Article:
KUWAIT/DUBAI (Reuters) - Every Friday in the Muslim Gulf Arab state of Kuwait, 2,000 Christians cram into a 600-seat church or listen outside to the mass relayed on loudspeakers, prompting their Catholic bishop to worry about a stampede.
“If a panic happens, it will be a catastrophe ... it is a miracle that nothing has happened,” said Bishop Camillo Ballin.
These churchgoers represent only the tip of the iceberg. Ballin reckons his flock in Kuwait numbers around 350,000 out of a total of half a million Christians in the country.
At least 3.5 million Christians of all denominations live in the Gulf Arab region, the birthplace of Islam and home to some of the most conservative Arab Muslim societies in the world.
The freedom to practise Christianity — or any religion other than Islam — is not always a given in the Gulf and varies from country to country. Saudi Arabia, which applies an austere form of Sunni Islam, has by far the tightest restrictions.
“In the Gulf, excluding Saudi Arabia, government attitudes are more religious tolerance than religious freedom,” said Bill Schwartz, canon of the Church of the Epiphany in Doha, Qatar, an Anglican church serving Protestants of various denominations.
Christians in the Gulf are almost all expatriate workers, mostly Catholics from the Philippines and India.
Christian leaders fret that their ability to worship is often compromised by lack of access or space, an issue they will raise at the Vatican next week during a synod of bishops called to discuss the fate of Christian minorities in the Middle East.
The welfare of Christians in Saudi Arabia, the world’s top oil exporter and a close U.S. ally, is a pressing issue for church leaders, but progress is slow as the Saudi monarchy tussles with its powerful religious establishment over reforms.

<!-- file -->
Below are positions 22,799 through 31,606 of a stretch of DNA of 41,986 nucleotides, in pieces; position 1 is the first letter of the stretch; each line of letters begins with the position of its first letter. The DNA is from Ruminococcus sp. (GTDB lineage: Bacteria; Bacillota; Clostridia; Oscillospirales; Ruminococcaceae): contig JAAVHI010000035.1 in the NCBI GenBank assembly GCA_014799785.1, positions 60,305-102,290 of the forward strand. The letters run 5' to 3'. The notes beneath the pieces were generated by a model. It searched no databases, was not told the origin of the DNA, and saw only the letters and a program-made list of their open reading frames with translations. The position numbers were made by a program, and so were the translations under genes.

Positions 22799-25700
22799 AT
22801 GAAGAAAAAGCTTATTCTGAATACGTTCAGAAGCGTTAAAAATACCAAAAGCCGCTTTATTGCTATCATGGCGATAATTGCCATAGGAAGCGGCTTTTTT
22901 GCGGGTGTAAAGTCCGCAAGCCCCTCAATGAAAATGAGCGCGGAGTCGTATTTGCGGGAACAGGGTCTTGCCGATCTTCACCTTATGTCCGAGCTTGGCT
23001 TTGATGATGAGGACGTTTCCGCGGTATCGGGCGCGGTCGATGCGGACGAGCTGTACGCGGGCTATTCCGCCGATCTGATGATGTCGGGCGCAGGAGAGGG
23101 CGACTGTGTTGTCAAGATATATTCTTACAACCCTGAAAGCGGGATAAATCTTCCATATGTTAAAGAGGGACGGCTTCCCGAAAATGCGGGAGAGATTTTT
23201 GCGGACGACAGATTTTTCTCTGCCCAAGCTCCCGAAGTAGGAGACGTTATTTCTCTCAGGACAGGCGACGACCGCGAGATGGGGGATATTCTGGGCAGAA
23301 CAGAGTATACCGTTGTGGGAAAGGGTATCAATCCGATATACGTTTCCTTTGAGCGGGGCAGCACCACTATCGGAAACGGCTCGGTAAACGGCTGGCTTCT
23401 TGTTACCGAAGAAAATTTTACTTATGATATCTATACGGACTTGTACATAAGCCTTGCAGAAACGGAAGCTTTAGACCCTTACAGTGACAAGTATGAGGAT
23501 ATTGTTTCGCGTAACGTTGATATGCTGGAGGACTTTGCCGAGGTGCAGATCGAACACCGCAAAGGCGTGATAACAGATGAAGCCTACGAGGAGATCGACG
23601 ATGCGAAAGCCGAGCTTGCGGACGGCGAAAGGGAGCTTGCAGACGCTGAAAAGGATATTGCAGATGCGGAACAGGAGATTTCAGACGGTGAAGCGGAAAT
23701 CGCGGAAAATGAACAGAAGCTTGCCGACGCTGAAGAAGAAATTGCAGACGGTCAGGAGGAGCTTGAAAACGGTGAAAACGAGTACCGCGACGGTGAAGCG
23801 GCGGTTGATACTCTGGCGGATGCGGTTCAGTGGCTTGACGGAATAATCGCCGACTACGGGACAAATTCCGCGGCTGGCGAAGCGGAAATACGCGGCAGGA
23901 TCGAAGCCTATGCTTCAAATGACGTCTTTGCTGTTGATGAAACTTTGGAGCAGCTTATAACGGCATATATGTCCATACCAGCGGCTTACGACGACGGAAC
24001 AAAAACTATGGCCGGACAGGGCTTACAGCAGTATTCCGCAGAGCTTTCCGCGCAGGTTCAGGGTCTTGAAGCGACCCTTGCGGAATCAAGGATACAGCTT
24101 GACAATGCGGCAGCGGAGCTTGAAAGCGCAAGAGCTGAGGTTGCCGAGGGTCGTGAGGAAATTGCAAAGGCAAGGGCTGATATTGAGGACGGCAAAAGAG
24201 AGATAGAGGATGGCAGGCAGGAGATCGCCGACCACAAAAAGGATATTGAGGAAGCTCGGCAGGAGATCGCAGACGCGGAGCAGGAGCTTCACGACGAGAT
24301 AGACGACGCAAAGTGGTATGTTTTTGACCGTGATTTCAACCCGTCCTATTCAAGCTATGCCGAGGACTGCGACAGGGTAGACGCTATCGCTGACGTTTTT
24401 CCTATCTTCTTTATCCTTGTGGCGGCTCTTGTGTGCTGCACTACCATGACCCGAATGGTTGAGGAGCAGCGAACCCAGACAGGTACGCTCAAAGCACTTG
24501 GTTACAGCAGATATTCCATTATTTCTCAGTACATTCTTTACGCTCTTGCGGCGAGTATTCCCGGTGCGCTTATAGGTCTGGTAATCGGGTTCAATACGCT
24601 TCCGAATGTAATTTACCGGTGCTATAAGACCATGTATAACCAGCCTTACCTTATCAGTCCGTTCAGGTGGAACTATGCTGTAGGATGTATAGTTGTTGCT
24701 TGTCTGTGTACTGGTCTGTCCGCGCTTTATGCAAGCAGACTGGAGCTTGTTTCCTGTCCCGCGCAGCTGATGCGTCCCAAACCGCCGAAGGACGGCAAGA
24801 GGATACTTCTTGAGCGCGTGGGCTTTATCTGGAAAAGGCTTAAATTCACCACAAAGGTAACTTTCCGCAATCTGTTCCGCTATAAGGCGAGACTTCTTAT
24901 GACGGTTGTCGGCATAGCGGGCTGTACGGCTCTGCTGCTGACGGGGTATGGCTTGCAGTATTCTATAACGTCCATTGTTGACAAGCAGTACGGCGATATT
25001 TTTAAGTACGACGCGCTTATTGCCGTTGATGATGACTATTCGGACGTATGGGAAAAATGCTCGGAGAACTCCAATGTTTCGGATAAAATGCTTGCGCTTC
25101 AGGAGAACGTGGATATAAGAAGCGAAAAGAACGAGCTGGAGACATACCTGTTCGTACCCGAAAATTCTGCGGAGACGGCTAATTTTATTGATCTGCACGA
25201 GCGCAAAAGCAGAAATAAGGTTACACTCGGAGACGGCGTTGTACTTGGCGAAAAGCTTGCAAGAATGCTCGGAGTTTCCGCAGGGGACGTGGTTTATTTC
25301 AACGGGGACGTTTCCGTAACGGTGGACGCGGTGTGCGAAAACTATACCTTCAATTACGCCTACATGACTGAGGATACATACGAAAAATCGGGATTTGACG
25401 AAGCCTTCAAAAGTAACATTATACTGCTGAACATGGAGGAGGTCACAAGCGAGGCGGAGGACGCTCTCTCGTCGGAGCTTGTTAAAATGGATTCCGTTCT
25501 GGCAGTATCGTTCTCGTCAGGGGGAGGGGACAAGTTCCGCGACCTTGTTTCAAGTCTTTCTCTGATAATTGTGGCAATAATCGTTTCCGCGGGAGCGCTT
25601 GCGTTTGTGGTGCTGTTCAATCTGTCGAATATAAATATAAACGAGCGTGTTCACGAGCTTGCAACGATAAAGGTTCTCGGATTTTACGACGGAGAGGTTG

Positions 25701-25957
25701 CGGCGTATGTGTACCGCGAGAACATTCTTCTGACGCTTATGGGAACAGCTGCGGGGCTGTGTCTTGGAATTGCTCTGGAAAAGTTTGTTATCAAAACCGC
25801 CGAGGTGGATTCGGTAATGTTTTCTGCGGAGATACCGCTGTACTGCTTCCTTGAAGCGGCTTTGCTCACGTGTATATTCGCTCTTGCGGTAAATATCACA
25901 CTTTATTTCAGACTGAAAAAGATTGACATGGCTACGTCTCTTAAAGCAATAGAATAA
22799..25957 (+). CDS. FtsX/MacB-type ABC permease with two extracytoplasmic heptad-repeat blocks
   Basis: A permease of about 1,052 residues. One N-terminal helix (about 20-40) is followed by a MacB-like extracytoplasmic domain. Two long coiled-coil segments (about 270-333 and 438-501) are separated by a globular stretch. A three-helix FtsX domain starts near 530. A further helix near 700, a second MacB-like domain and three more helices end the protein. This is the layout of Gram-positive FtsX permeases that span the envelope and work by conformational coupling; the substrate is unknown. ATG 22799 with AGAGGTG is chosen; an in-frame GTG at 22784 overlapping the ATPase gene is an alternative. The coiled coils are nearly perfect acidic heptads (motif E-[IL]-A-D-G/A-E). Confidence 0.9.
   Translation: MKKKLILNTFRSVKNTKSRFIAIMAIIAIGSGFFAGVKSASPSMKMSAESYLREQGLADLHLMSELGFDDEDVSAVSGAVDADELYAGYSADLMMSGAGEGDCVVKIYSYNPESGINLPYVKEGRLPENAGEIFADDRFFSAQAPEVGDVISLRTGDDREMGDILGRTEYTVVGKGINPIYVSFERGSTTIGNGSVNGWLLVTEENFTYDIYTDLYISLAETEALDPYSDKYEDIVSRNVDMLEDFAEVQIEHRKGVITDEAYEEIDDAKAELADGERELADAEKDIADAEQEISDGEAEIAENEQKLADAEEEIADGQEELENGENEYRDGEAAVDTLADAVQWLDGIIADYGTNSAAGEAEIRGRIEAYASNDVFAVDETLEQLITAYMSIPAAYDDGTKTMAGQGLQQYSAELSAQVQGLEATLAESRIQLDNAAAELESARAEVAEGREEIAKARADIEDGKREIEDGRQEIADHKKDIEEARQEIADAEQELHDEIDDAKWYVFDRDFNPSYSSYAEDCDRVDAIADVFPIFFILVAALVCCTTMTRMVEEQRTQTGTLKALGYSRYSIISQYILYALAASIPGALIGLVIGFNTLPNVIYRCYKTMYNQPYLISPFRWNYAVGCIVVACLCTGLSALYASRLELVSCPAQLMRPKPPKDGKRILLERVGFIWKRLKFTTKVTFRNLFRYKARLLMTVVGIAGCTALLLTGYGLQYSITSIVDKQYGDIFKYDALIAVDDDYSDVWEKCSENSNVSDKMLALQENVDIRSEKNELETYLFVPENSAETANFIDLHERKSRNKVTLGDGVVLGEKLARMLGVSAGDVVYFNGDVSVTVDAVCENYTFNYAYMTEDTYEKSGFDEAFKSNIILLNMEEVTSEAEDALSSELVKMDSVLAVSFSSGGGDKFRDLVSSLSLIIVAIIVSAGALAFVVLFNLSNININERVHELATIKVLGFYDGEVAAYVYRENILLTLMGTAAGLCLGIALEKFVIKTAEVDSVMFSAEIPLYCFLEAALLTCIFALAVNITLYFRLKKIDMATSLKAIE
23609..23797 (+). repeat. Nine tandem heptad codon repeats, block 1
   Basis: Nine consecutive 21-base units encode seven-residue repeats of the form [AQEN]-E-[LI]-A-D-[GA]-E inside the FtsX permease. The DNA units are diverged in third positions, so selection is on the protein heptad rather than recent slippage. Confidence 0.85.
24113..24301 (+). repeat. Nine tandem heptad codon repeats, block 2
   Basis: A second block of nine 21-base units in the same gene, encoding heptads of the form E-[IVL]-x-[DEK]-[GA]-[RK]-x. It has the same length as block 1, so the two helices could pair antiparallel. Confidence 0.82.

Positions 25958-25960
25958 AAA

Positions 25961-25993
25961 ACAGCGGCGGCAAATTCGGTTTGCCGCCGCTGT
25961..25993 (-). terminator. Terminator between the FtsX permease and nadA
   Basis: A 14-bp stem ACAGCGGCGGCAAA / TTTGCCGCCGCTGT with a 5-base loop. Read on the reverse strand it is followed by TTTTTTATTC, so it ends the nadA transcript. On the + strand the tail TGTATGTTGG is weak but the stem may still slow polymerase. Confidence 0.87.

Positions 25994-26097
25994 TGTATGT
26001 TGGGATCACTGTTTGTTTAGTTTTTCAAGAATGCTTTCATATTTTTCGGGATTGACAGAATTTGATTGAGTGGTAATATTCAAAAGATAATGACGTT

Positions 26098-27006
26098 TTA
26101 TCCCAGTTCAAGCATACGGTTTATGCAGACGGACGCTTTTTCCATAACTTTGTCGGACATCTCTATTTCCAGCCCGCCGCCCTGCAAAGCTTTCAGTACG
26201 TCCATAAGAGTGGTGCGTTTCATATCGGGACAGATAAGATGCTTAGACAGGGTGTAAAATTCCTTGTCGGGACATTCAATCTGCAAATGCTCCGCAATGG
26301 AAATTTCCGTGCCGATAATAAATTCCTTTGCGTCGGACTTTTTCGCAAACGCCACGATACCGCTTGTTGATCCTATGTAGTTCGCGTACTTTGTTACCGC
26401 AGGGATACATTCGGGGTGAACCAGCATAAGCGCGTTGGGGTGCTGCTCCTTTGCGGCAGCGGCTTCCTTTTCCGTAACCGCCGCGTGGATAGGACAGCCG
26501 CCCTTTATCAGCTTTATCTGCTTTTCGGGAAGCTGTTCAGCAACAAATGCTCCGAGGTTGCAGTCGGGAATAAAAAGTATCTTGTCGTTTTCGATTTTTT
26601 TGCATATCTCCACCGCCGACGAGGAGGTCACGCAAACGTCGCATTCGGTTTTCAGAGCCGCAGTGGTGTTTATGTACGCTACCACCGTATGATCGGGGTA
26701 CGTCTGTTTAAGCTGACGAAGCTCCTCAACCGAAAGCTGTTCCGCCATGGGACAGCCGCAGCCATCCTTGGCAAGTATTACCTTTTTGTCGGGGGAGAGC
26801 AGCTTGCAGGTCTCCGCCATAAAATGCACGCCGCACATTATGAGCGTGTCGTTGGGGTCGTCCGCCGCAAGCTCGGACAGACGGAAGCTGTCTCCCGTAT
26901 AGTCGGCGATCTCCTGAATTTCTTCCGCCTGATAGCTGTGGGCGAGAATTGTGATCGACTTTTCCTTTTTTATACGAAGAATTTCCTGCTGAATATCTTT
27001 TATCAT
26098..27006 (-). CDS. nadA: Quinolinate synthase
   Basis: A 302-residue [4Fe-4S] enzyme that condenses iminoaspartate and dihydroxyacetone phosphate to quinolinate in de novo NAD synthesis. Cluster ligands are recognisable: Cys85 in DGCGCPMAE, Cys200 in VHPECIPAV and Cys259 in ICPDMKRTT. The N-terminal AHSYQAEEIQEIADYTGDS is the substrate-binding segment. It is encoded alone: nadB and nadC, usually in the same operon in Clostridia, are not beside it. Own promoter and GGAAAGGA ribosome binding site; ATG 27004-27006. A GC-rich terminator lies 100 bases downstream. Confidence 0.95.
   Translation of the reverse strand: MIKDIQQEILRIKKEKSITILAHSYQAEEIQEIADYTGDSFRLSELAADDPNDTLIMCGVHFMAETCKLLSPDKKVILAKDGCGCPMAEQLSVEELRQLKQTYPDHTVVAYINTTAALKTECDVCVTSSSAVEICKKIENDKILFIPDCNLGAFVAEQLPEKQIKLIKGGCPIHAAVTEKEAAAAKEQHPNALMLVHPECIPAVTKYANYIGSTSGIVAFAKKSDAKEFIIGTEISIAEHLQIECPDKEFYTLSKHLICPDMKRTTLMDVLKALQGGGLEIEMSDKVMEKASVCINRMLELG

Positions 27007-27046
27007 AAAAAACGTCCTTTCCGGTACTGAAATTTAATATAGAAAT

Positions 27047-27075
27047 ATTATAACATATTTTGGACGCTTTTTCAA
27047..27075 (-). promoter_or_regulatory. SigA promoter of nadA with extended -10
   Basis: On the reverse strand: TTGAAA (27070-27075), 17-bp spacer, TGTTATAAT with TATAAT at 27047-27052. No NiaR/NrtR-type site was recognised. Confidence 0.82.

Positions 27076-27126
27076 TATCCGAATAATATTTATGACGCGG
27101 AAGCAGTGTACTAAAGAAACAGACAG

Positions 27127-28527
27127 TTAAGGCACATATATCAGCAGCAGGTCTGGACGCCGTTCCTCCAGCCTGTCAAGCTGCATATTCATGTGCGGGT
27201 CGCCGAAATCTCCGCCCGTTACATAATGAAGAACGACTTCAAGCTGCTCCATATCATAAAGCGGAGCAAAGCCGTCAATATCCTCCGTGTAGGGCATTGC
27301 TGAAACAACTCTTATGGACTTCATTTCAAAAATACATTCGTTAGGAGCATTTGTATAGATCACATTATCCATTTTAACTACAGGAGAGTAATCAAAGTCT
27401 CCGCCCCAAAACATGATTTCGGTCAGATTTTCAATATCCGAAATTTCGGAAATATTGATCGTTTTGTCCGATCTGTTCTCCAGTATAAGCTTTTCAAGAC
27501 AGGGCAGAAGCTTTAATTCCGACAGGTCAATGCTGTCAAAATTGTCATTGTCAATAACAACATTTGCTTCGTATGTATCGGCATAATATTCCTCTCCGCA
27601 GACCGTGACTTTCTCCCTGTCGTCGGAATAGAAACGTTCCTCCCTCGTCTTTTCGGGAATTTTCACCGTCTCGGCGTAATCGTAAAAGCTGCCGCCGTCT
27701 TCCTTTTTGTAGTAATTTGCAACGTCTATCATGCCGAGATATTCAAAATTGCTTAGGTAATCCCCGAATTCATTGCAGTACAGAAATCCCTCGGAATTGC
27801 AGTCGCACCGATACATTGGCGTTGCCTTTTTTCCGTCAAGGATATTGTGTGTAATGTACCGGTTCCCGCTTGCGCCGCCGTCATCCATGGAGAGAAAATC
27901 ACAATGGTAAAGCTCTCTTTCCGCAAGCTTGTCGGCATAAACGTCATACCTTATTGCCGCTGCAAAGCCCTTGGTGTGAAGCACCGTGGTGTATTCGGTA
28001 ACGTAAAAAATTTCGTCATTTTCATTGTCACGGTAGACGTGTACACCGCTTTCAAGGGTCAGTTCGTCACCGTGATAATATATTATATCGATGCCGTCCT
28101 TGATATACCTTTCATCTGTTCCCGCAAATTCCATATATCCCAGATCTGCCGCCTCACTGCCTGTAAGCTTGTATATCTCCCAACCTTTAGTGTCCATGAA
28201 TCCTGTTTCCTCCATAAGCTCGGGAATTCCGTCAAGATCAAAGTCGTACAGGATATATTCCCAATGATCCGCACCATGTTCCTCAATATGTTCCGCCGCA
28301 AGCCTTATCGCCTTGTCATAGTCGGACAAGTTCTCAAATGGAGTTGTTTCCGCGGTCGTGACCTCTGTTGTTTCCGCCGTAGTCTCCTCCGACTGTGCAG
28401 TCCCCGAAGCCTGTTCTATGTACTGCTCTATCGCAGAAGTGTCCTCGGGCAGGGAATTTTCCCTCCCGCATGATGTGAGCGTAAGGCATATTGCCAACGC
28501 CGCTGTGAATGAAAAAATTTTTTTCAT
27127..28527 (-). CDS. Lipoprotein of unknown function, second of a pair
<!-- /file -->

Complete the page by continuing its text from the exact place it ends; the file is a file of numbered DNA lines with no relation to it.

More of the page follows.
Almost all the kingdom’s clerics follow the strict Wahhabi school of Islam, and some believe non-Muslims should be barred from the Arabian peninsula, a view shared by al Qaeda which has threatened attacks against Christians in the region.
In Saudi Arabia, home to Islam’s holiest sites, any form of non-Muslim worship takes place in private. Converting Muslims is punishable by death, although such sentences are rare.
Services and prayer meetings are often held in diplomats’ homes, but access to these is very limited, so Christians meet to worship in hotel conference rooms — at great risk.
This week, Saudi media said 13 Filipinos had been charged with proselytising after a raid on a Riyadh hotel where nearly 150 people had been attending a private Roman Catholic mass.
Diplomats say priests regularly visit Christians in Saudi Arabia. Even though their visas do not state their purpose, the authorities are aware of their presence.
The Catholic Church, which estimates it has 1.5 million adherents in Saudi Arabia, has urged Riyadh to lift curbs on Christian worship and allow churches to be built, just as Muslims can build mosques in Western countries.